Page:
So you had a bad day…
After coming off two solid World Cup races I was excited for my first WTS of the season! However the Auckland WTS did not go as I had planned or hoped. I started the race with a solid swim which gave me good positioning on the bike. Unfortunately very early in the bike I found I did not have the legs to get me up the hills of a very challenging course. Throughout the eight laps I continued to get dropped from pack after pack. In addition I got a bit caught up behind a crash (first one not to hit it, so body completely intact), but to be honest I don’t think it really affected me other than just creating another challenge. Towards the end of the ride I thought I was going to get lapped out, meaning I wouldn’t continue on to the run. I got flustered when that didn’t happen. I came into transition unprepared to dismount my bike. This is where I made my biggest mistake of the race. In allowing myself to get frazzled I dismounted my bike and unclipped my helmet before racking my bike. The moment I did it I knew it was wrong and that I would be serving a penalty, but off on the run I went.
At this point my legs had nothing. Nonetheless, I have vowed to never let myself quit a race so I mustered up all the Coeur I had inside me and I continued on to the run. I was able to pick off a few people ahead of me but my run was far from spectacular. On the second lap I passed the penalty box and saw that my number had been removed from the board. After asking twice if I needed to stop I was told to just continue to the finish. My incorrect assumption was that I was too far back and that my penalty no longer mattered.
Finishing the race I was disappointed in myself. I wasn’t sure what went wrong or why I was unable to perform to my potential. However, after a bit I was able to regroup and get myself to a happier place. I realized not all was lost in the race. I had a solid swim and I finished without giving up. It also helped me identify weaknesses and reflect on things I could have done differently to change the outcome. The race didn’t go well, but it was done and it was time to move on.
Then I found out I was disqualified. I was devastated. I learned that unclipping your helmet when still in possession of your bike is grounds for disqualification. The call could have been contested but only within the first five minutes of my finish. Ater that there is nothing that can be done. I was now physically and emotionally defeated. For me placing 36thseemed a lot better than a disqualification.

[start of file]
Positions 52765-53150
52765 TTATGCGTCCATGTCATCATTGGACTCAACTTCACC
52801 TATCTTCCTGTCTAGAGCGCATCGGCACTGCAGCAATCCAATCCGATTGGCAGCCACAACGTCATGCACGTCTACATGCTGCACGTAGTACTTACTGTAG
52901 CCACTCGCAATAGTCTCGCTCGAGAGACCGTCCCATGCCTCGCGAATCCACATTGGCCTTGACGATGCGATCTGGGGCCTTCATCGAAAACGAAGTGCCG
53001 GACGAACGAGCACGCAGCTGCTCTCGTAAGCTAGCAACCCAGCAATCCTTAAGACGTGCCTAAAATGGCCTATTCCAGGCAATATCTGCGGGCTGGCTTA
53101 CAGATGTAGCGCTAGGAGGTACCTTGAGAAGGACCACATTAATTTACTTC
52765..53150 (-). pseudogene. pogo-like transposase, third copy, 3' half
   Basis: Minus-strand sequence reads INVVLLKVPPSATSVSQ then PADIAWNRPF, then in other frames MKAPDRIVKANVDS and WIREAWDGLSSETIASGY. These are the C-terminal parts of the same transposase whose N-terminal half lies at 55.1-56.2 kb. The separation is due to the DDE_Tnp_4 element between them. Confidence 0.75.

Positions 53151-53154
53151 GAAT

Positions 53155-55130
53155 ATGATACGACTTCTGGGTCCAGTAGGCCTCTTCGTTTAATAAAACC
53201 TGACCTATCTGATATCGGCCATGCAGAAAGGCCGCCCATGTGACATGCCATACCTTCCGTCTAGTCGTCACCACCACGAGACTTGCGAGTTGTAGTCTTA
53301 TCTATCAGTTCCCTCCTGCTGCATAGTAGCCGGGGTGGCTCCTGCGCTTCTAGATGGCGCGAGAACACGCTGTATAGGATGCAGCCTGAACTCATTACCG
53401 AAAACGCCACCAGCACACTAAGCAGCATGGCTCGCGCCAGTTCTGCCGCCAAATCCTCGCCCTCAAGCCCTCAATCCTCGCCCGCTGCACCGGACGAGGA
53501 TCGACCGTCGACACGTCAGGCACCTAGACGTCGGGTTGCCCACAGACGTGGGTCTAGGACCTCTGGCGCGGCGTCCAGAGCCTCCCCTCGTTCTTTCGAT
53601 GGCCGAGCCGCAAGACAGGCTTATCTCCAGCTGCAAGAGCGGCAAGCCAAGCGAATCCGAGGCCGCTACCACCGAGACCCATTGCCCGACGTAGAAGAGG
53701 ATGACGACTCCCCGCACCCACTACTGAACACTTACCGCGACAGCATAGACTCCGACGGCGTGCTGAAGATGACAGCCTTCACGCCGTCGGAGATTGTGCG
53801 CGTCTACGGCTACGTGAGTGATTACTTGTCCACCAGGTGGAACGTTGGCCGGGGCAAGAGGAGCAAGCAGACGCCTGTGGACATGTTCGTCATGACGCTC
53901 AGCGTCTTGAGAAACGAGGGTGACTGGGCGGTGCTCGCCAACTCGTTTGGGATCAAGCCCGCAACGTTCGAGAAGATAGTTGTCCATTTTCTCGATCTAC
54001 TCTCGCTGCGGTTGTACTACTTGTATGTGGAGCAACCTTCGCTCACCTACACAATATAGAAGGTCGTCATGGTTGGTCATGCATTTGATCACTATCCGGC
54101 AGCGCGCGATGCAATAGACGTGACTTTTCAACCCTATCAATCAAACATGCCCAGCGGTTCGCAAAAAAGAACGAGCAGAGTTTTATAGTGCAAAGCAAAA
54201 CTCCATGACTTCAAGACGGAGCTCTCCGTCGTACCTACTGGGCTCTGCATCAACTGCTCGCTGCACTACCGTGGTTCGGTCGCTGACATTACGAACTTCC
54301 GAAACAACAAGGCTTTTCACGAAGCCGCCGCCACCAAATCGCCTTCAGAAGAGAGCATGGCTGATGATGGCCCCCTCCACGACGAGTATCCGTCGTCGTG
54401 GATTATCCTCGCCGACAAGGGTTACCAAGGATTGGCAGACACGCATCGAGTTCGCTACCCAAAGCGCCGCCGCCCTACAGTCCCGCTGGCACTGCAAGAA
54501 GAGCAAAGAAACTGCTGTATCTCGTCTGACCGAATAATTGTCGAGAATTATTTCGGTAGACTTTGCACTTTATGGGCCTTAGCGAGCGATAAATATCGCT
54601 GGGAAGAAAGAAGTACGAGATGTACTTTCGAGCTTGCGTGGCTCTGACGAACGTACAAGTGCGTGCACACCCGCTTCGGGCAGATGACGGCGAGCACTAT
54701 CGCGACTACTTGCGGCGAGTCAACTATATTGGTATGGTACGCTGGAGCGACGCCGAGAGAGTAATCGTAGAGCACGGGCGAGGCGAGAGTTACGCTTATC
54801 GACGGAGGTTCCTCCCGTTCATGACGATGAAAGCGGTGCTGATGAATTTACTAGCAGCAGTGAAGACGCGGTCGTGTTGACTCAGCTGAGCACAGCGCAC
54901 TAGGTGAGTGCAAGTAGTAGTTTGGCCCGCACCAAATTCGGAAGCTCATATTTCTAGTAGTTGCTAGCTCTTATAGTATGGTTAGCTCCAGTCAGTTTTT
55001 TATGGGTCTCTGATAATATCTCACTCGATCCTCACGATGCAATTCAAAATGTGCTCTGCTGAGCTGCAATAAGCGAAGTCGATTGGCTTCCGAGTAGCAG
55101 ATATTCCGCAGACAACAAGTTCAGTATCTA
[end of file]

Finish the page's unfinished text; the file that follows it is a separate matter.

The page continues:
And then the support came. So much emboldening and consolation from many different people. Coaches of other athletes sharing encouraging words. Athletes who had done spectacularly and should be celebrating their own performances comforting me. New friends from New Plymouth reminding me not to forget accomplishments of the past. Veteran triathletes reminding me that it happens, it sucks but it’s no big deal and to move on. Friends and family from back home sending their love. Messages from my sponsors being unfathomably supportive and reminding me to keep my head up. And Tommy Zaferes, my boyfriend, who was there to listen to me as I talked everything out.
So now after having time to digest everything, I’m still disappointed but I also have learned invaluable lessons. The biggest, is that by not giving up I felt the hurt. I suffered through it and I know I’m a stronger athlete today than I was yesterday because of it. I’m also driven to not let that happen again; to compete as the strong mental and physical athlete I know I am and to not make silly mistakes that can cost me a race.
It’s often hard to find good things in a race that seemed like a total train wreck. However, if you take the time to go through the race it helps you identify what specifically went wrong, and also things that went well. Sometimes you may not be able to identify why it was a bad day, but you are bound to still learn about yourself as a competitor. As I was reminded by a lot of awesome people, not every race is going to be great. It’s important to learn from it and not to dwell on it. Make sure to not just focus on the negative result. One of the things I love about triathlon is that there are so many different aspects of it, and with that you have the opportunity to find your strengths too! Once you’re done reflecting, do what we as triathletes do best and move on!